Balez said the transition does not come with any interruptions in service for residents nor any changes in tax rates. In September, the district increased its property tax rate from $0.05271 per $100 of valuation to $0.0598 per $100 of valuation, but Balez said that would have happened regardless of the merger due to the need to keep up with growth. The district has also seen its sales tax revenue grow from $26.1 million in 2016 to $33.5 million in 2018, according to data from the Texas comptroller’s office.
On Nov. 4, officials brought in the first round of full-time firefighters to begin the orientation process. The group of 14 firefighters are expected to be trained and ready to begin serving Dec. 9, Ramon said.
The need to evolve
The need for the department to create full-time positions was evident in the trends in response times as well as anecdotally through the loss of staff, Balez said.
He said there have been instances where the department has trained fire or emergency medical staff only to see them leave Cy-Fair and pursue full-time opportunities at other departments.•Among the new class of firefighters who began orientation in November, both those who were formerly volunteers in Cy-Fair and those who came from other departments said the opportunity to serve full-time is a big deal.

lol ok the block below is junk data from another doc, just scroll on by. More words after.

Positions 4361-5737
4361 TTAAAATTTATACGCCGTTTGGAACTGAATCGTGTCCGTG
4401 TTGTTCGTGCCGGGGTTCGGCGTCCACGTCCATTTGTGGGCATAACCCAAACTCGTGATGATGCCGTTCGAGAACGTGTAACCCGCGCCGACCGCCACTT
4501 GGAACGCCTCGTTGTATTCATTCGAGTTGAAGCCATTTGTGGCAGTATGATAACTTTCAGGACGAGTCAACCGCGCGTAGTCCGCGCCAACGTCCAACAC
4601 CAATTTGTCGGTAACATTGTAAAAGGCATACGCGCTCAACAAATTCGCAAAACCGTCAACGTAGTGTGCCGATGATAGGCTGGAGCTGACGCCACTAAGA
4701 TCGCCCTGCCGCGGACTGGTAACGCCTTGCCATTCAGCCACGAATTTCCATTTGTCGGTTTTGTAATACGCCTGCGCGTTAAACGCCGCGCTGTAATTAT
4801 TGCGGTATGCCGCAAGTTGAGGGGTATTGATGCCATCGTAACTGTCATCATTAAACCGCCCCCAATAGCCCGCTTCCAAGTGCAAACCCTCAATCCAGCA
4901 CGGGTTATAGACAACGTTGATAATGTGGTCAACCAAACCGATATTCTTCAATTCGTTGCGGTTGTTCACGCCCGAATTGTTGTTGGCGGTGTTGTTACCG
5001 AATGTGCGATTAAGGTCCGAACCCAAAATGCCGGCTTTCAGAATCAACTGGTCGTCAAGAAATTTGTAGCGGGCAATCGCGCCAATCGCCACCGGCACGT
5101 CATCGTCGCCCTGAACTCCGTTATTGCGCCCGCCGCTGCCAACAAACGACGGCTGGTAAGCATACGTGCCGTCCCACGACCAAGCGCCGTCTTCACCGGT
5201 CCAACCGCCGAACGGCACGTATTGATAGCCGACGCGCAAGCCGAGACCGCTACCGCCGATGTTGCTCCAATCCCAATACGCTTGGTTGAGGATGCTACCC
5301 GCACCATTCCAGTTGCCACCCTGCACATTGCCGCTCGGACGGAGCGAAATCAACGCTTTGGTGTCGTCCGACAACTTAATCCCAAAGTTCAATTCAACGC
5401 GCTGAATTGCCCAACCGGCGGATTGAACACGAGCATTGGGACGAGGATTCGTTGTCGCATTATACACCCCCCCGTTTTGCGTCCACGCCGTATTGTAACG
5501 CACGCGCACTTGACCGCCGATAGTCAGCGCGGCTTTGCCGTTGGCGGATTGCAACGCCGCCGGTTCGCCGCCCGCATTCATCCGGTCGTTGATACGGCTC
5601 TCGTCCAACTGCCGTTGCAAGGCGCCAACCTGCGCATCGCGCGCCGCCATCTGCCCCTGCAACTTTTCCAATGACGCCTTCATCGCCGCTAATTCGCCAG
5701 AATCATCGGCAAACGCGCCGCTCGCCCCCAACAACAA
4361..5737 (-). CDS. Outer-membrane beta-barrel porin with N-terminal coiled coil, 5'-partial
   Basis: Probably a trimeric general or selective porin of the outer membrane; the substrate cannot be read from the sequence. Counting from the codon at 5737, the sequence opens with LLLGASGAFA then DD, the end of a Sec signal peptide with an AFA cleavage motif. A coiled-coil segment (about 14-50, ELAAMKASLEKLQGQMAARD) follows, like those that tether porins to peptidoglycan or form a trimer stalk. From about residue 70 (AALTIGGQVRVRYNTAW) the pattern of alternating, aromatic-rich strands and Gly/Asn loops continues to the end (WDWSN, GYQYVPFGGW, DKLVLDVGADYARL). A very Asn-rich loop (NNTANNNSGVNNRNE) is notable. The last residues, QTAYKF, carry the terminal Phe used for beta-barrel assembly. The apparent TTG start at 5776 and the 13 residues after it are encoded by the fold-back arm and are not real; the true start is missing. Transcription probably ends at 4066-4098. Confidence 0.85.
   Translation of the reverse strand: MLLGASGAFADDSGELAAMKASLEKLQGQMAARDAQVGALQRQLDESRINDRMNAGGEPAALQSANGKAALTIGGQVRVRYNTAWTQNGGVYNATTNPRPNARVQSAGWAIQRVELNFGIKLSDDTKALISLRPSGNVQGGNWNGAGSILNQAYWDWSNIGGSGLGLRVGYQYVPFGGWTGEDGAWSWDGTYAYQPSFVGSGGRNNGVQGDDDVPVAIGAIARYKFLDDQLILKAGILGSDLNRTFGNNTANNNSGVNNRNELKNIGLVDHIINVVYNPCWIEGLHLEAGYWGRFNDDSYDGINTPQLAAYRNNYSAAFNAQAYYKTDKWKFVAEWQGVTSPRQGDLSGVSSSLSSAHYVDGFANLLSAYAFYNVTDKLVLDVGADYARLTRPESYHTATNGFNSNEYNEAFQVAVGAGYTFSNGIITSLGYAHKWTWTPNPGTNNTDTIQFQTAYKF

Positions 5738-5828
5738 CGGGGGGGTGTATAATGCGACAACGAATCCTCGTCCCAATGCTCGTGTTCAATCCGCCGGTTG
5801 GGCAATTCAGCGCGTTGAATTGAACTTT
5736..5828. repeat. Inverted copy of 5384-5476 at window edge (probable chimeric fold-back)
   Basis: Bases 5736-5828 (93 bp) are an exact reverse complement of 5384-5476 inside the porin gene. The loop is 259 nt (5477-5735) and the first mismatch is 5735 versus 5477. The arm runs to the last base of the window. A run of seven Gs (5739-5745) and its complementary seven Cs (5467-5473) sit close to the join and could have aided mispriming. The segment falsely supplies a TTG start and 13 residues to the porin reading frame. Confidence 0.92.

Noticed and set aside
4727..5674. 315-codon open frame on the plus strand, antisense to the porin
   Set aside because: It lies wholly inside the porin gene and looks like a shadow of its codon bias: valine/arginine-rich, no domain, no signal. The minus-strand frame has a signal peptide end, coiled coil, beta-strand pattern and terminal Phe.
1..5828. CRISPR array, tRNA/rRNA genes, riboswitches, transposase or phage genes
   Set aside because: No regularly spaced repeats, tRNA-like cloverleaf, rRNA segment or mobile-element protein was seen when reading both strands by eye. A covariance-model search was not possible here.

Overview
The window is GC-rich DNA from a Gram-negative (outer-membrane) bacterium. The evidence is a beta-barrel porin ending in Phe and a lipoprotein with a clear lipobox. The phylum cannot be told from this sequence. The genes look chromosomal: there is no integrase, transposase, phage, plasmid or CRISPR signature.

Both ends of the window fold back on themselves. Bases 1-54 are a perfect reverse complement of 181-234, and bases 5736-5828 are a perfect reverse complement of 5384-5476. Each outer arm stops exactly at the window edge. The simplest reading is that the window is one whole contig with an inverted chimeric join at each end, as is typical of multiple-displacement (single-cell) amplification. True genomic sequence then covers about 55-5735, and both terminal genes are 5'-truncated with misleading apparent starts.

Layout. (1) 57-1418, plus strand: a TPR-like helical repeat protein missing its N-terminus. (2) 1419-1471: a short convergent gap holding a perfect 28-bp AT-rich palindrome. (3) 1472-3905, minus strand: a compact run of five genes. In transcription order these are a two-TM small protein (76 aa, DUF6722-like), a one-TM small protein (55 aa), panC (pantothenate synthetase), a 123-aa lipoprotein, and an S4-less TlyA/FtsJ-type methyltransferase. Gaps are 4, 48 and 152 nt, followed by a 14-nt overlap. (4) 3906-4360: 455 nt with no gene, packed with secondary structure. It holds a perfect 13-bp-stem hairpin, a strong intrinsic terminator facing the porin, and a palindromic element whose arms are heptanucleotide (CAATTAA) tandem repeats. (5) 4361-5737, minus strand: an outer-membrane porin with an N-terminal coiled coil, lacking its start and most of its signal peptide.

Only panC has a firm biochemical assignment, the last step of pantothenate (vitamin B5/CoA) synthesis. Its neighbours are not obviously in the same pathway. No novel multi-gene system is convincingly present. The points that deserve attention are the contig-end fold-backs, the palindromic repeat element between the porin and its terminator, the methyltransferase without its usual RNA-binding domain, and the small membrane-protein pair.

Firefighter Clinton Nixon applied for a full-time job with the Cy-Fair department after previously serving with the Houston Fire Department.
“It was a tough decision for me,” said Nixon, who said he also lives in the Cy-Fair area. “But I saw a lot of benefits to coming over here that I just didn’t have in Houston, No. 1 being a department that really values their employees.”
Firefighter Nicholas Rand, who served as a volunteer with the Cy-Fair department before applying for a full-time position, said the choice to go full-time was a “no-brainer.” He said he has seen the growth in Cy-Fair first-hand.
“We’re growing so fast in this area that we cannot get enough volunteers and get them trained up fast enough,” he said. “This [transition] sends a message to the community that, no matter what time of day it is, someone is coming.”
The transition comes with multiple benefits for employees that officials hope will make the department more competitive, including the ability to offer pension plans—which provide guaranteed income for life after a firefighter retires—as well as more attractive health insurance options.
It became clear in early conversations with the board that the department would not be able to overcome its struggles on volunteers alone, Balez said.
Challenges in recruiting volunteers can be seen at fire departments across the U.S., said Kimberly Quiros, the chief of communications with the National Volunteer Fire Council. Data from the most recent council fact sheet shows the total volunteer firefighters in the U.S. fell from 814,850 in 2015 to 682,600 in 2017.
“Some communities are already feeling the impact,” she said. “They’ve had departments close or consolidate, and response times have increased.”